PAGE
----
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Flying cadets hear a brief lecture on wind currents from Lieutenant McCune.
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Caption from LIFE. Flying cadets hear a brief lecture on wind currents from Lieutenant McCune.Gabriel Benzur—The LIFE Images Collection/Getty Images
Flying cadets hear a brief lecture on wind currents from Lieutenant McCune.
Captain Davis reviews new cadets undergoing pre-flight training at base.
Major George Spencer Roberts, in training for US Army Air Corps 99th Pursuit Squadron, during flight school training at airfield, 1942.
Cadets in primary training are hazed by older who have completed their solo flights. As at West Point and Annapolis, green cadets at Tuskegee base must execute orders snappily, do small chores and answer fantastic questions politely and precisely.
Captain Benjamin O. Davis Jr., ldr. of US Army Air Corps 99th Pursuit Squadron, at flight-training school, 1942.
Past statue of Booker T. Washington, founder of Tuskegee Institute, march the vanguard of 400 negro fliers who will eventually compose the Army's 99th Pursuit Squadron. Their base will be one of nation's top squadron fields.
Captain Benjamin O. Davis Jr., of US Army Air Corps 99th Pursuit Squadron, in cockpit, greeted by other cadets at flight-training school, 1942.
Cadet Custis, in training for US Army Air Corps 99th Pursuit Squadron, showing sharecropper's children aircraft engine on runway of flight school airfield, 1942.
Cadets wave goodbye to Capt. Davis as he takes off on demonstration flight.
Caption from LIFE. Flying cadets hear a brief lecture on wind currents from Lieutenant McCune.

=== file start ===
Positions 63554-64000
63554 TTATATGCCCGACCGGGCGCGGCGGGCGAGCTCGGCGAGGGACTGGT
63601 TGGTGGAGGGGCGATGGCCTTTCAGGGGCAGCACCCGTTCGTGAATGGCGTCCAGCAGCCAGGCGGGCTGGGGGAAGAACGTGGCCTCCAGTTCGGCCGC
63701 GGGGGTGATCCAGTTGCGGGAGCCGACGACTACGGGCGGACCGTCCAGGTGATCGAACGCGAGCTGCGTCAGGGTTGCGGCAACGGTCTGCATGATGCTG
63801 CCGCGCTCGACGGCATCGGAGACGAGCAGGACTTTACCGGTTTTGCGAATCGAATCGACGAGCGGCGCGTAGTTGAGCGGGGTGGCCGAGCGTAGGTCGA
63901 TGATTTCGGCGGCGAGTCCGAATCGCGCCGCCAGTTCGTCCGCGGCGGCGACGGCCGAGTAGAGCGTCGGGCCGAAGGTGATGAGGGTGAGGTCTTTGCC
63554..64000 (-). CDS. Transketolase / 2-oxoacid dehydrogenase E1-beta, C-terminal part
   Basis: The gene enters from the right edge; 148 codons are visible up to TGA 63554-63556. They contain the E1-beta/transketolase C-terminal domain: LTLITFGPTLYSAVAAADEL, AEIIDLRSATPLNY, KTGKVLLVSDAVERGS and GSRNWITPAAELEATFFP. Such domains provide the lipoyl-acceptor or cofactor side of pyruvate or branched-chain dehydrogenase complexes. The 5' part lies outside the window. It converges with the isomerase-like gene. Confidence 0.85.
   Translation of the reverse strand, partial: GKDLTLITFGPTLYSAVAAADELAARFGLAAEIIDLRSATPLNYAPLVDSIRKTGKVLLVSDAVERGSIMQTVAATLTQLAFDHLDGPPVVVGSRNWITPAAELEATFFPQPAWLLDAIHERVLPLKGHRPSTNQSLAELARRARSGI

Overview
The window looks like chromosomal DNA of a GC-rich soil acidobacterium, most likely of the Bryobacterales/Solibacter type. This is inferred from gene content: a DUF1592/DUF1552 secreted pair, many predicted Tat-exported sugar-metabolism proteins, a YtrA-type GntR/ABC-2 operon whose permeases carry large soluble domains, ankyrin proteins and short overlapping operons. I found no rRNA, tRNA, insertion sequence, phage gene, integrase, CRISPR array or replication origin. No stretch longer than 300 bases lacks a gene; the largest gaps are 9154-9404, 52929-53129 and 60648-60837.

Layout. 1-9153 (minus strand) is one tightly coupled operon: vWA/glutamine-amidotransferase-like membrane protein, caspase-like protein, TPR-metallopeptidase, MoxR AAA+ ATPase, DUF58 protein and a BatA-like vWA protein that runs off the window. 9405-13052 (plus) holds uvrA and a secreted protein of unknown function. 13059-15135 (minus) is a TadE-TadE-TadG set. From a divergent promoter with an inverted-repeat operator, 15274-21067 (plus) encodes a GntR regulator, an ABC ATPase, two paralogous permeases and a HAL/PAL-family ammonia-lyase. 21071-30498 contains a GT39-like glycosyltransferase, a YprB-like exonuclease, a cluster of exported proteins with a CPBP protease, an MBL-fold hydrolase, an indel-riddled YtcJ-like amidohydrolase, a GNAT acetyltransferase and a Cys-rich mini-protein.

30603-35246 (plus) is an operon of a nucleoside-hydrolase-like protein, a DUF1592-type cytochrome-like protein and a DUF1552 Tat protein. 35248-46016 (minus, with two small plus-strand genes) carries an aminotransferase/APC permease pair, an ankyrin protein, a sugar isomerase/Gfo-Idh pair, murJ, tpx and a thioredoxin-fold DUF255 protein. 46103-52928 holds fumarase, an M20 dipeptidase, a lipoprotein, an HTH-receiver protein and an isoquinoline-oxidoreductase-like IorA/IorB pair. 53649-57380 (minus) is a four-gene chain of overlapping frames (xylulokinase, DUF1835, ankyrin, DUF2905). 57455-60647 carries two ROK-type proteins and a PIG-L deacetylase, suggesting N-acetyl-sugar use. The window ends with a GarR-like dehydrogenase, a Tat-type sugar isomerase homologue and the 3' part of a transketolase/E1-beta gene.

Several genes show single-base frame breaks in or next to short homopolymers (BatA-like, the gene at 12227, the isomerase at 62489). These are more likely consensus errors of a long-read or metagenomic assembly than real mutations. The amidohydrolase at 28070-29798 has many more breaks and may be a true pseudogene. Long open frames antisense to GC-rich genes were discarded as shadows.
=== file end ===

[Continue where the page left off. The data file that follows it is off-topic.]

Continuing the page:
Gabriel Benzur—The LIFE Images Collection/Getty Images
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When the Tuskegee Airmen Got Their Wings

Mar 19, 2015

When members of the 99th Pursuit Squadron got their wings in March 1942, the honor was more than just recognition of the training they’d undergone to serve as pilots in the U.S. military. As LIFE wrote that month, “Upon their performance and promise hang the hopes of additional thousands of aspiring Negro fliers throughout the land.”

The Tuskegee Airmen, first activated for training at Chanute Field, Illinois, on March 19, 1941, served as the first black pilots in the U.S. military. Their admission came only after decades of pressure from civil rights and labor leaders advocating for equal opportunity in the military. Though it represented progress, the military into which these pilots flew was still segregated, and would remain so until 1948.

LIFE photographed the first class of lieutenants, including leader Benjamin O. Davis, Jr., a West Point graduate whose father had been the Army’s first black general officer. In total, 992 pilots would be trained in Tuskegee, about one third of whom would be deployed overseas. Eighty-four would lose their lives, including 68 in action, with another 32 captured as prisoners of war.

The emotion that courses through Gabriel Benzur's photographs is pride. And LIFE’s readers overwhelmingly applauded the photo essay as crucial to “building up confidence, morale and patriotism” and “an incentive to all races and creeds to unify their efforts for victory.”

An attorney from Detroit, William C. Smith, wrote the editors to express what it meant to see the airmen in the magazine. “In spite of the often unhappy treatment we have received, both in and out of government, we know that this is our America, we want to do our share.”

Liz Ronk, who edited this gallery, is the Photo Editor for LIFE.com. Follow her on Twitter at @LizabethRonk.

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